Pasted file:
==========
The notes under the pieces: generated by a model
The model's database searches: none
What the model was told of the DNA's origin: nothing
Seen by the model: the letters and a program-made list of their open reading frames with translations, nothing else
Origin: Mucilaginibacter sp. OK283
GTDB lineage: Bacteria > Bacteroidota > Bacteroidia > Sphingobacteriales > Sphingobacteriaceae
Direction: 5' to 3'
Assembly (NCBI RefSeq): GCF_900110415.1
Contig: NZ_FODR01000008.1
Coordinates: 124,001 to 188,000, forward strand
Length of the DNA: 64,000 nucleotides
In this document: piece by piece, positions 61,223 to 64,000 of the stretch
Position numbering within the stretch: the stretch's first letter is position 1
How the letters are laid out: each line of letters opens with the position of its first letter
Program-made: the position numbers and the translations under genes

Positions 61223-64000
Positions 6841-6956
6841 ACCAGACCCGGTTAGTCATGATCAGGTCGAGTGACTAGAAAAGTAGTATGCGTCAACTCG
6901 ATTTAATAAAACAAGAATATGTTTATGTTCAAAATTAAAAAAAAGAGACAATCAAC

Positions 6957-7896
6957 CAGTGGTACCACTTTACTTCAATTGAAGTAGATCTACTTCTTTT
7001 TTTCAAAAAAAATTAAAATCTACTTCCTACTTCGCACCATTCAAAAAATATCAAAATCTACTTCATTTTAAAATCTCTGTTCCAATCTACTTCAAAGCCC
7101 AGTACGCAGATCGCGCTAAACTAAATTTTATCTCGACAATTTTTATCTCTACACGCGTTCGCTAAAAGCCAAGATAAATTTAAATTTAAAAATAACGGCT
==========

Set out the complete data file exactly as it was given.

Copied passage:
The notes under the pieces: generated by a model
The model's database searches: none
What the model was told of the DNA's origin: nothing
Seen by the model: the letters and a program-made list of their open reading frames with translations, nothing else
Origin: Mucilaginibacter sp. OK283
GTDB lineage: Bacteria > Bacteroidota > Bacteroidia > Sphingobacteriales > Sphingobacteriaceae
Direction: 5' to 3'
Assembly (NCBI RefSeq): GCF_900110415.1
Contig: NZ_FODR01000008.1
Coordinates: 124,001 to 188,000, forward strand
Length of the DNA: 64,000 nucleotides
In this document: piece by piece, positions 61,223 to 64,000 of the stretch
Position numbering within the stretch: the stretch's first letter is position 1
How the letters are laid out: each line of letters opens with the position of its first letter
Program-made: the position numbers and the translations under genes

Positions 61223-64000
Positions 6841-6956
6841 ACCAGACCCGGTTAGTCATGATCAGGTCGAGTGACTAGAAAAGTAGTATGCGTCAACTCG
6901 ATTTAATAAAACAAGAATATGTTTATGTTCAAAATTAAAAAAAAGAGACAATCAAC

Positions 6957-7896
6957 CAGTGGTACCACTTTACTTCAATTGAAGTAGATCTACTTCTTTT
7001 TTTCAAAAAAAATTAAAATCTACTTCCTACTTCGCACCATTCAAAAAATATCAAAATCTACTTCATTTTAAAATCTCTGTTCCAATCTACTTCAAAGCCC
7101 AGTACGCAGATCGCGCTAAACTAAATTTTATCTCGACAATTTTTATCTCTACACGCGTTCGCTAAAAGCCAAGATAAATTTAAATTTAAAAATAACGGCT